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A life-saving talent

testified before the tribunal today and, while he has told his story publicly many times before, it was a poignant moment in the court's development. Nath, who is in poor health, had expressed concern in the past that he may not live to see justice done. " />

A life-saving talent

Tuol Sleng survivor Vann Nath testified before the tribunal today and, while he has told his story publicly many times before, it was a poignant moment in the court's development. Nath, who is in poor health, had expressed concern in the past that he may not live to see justice done.

Hopefully, the fact that he has now confronted his former captor in an international court will bring him some measure of closure.Â

"I never imagined that I would be able to sit in this courtroom today," he said. "This is my privilege; this is my honor."

He is one of only three people alive who were detained at Tuol Sleng. After being held in general captivity for around a month, Nath was selected for special duties because of his artistic abilities. His patriotic paintings of "Brother Number One" pleased Comrade Duch and the Tuol Sleng chief decided to "keep [Nath] for use," as was annotated on a list of detainees destined for execution.

Throughout his time at Tuol Sleng, Nath realized his survival was wholly dependent on his skill as a painter. He said he channeled all his energy and talent into trying to please Angkar and that Duch came to inspect his work nearly every day.

I find it interesting how often survivors of murderous regimes like the Khmer Rouge were simply lucky enough to have a skill considered useful in a particular time and place. At the suggestion of one of the blog's readers, I recently began Into that Darkness, the portrait of former Treblinka chief Franz Stangl, and happened upon a passage that fits with this theme. It tells the story of Stanislaw Szmajzner, a Jewish boy who survived the Sobibor camp because of his talent as a goldsmith:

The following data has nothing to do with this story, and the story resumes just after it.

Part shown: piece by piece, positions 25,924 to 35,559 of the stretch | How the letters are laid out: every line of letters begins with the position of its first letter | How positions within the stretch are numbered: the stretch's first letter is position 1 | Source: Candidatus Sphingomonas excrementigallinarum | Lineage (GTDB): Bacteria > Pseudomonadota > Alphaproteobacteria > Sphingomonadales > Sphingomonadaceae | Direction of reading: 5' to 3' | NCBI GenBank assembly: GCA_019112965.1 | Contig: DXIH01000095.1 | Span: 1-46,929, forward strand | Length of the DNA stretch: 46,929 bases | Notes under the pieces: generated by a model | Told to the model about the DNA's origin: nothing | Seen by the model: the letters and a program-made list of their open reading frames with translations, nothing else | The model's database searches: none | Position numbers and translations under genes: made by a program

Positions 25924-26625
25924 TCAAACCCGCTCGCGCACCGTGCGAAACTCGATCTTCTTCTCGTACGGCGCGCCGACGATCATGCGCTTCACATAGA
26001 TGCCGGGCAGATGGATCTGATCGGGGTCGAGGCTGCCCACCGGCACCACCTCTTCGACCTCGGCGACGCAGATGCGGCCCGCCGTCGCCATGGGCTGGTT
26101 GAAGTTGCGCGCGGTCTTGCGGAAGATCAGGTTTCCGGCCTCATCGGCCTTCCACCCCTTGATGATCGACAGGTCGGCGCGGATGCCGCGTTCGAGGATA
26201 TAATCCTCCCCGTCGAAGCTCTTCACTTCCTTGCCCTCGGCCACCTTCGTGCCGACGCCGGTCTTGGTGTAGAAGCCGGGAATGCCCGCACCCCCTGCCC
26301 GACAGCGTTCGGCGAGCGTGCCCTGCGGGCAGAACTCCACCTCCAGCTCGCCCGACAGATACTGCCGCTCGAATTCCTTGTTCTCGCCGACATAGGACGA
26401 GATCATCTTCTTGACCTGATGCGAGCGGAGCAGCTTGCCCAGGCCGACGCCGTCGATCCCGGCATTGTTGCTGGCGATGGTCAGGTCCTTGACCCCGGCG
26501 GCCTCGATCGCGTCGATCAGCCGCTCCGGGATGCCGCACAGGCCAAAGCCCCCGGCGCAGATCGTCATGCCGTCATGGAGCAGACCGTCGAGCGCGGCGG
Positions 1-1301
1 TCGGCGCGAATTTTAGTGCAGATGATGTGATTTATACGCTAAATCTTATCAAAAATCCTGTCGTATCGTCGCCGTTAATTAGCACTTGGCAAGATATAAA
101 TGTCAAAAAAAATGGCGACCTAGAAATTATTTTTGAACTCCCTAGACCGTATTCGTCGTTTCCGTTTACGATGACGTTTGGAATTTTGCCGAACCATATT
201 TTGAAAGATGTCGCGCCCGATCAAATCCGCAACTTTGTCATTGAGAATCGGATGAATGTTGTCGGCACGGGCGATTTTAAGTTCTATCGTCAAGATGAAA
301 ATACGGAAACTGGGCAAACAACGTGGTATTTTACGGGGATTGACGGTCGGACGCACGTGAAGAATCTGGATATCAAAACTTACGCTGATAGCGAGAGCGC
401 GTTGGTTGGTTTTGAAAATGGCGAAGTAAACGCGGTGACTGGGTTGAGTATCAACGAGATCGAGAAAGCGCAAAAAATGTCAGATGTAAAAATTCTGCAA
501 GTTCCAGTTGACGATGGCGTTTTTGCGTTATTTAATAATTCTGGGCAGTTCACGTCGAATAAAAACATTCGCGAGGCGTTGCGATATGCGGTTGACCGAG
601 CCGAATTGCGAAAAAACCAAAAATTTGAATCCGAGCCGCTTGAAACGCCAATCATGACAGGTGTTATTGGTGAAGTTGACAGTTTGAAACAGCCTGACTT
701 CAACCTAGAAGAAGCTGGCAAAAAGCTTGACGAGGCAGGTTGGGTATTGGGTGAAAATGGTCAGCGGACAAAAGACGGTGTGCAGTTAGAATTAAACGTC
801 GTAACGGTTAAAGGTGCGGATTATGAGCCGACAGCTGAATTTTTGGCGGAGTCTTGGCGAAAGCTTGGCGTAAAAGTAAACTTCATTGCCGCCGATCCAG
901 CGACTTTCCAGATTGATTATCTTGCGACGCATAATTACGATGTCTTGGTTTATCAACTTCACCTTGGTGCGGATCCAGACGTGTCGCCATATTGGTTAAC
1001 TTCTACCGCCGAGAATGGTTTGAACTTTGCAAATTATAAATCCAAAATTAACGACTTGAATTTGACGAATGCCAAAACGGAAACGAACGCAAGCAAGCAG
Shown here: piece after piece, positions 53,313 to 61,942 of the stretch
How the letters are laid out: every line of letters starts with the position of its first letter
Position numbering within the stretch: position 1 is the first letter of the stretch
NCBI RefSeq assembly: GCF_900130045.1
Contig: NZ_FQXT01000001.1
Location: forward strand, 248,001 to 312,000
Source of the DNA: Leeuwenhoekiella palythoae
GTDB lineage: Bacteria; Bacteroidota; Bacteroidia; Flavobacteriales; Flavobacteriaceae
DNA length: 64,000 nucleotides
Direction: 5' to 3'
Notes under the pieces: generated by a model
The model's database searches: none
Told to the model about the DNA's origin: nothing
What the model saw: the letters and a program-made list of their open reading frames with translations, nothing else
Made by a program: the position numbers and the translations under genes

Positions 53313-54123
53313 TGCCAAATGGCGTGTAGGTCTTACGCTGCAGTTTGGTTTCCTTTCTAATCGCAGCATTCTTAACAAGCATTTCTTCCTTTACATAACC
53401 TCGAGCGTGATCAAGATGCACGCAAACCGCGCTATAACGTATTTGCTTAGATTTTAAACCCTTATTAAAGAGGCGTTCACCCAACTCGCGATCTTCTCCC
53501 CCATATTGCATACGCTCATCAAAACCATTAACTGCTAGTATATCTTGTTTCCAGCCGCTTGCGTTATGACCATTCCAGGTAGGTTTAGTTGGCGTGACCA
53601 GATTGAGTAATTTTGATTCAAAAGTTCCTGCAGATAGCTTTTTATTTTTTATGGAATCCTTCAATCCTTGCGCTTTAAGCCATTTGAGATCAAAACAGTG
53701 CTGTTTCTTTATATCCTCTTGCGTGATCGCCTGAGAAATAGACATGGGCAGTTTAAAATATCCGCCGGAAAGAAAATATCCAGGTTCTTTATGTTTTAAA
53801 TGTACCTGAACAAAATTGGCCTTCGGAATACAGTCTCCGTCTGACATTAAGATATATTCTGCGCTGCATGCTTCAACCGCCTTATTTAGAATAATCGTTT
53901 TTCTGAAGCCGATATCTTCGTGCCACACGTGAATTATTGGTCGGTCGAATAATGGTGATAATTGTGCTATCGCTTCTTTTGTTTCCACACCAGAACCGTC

"I knew that work was the only security we had," he told author Gitta Sereny. "I worked day and night. The trick was to make oneself indispensable."

No doubt Nath, under guard in his workshop, had similar thoughts. At the same time, while he was feverishly painting tributes to Pol Pot, he was already planning how he would put his skills to use if the Khmer Rouge fell from power. He wanted to show the world how the detainees at Tuol Sleng had suffered.

Nath has done this, creating some of the images most associated with the Khmer Rouge period. They are heartfelt and striking works. In truth, while his official court appearance may have been today, his paintings have testified to the horror of Tuol Sleng for decades.Â

* Pictured: Spectators watch Vann Nath testify at the tribunal Monday. Â

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